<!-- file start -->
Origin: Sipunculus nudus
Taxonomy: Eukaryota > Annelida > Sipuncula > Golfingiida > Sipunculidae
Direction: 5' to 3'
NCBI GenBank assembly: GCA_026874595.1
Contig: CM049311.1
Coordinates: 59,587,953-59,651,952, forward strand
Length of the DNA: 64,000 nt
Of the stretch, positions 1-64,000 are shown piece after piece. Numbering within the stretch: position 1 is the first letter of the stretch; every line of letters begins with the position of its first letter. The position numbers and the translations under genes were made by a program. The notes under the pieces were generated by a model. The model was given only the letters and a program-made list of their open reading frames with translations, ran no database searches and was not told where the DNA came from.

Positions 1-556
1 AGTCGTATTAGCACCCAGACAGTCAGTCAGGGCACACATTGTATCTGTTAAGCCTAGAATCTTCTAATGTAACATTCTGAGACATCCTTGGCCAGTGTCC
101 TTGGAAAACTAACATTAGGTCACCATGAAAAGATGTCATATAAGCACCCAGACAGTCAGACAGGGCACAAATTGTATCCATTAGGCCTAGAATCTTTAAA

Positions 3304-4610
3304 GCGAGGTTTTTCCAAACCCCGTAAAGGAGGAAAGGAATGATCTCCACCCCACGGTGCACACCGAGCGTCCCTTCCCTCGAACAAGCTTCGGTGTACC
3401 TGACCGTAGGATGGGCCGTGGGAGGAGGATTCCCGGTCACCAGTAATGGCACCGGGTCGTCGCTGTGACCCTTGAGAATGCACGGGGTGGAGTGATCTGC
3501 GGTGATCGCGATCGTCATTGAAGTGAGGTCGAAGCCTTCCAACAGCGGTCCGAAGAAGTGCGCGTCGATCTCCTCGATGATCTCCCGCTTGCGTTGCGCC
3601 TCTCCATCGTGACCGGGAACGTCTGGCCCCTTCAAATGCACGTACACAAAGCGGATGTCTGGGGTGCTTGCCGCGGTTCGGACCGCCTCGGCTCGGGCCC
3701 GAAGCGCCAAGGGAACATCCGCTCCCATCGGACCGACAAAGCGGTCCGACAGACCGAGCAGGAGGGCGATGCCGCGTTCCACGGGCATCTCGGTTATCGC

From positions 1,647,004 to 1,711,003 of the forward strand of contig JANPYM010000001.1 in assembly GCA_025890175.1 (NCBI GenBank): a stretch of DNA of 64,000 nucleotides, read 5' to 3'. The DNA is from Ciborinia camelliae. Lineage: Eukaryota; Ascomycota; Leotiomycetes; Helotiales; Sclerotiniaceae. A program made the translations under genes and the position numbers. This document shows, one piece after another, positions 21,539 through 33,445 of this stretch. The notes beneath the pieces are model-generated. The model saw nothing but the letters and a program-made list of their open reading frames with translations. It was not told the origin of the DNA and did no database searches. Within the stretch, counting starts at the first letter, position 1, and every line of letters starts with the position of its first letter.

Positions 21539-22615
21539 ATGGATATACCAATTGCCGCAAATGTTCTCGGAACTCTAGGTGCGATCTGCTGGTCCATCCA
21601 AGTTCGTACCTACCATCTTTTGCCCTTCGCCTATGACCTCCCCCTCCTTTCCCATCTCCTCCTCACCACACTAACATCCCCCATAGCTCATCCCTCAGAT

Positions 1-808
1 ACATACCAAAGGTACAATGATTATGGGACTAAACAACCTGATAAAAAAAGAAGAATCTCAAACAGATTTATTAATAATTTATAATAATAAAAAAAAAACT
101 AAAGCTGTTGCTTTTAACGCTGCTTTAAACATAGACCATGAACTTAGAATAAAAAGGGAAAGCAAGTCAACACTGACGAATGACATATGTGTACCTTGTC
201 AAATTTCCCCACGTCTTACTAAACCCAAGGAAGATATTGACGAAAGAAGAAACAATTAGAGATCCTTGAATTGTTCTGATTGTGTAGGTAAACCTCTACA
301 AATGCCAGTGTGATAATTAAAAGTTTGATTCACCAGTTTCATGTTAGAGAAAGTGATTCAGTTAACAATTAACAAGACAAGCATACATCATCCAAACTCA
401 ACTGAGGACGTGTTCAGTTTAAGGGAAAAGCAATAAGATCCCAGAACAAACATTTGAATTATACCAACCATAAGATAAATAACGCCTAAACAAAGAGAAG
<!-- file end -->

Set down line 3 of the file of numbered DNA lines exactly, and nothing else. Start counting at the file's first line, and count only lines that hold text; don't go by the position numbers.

Direction: 5' to 3'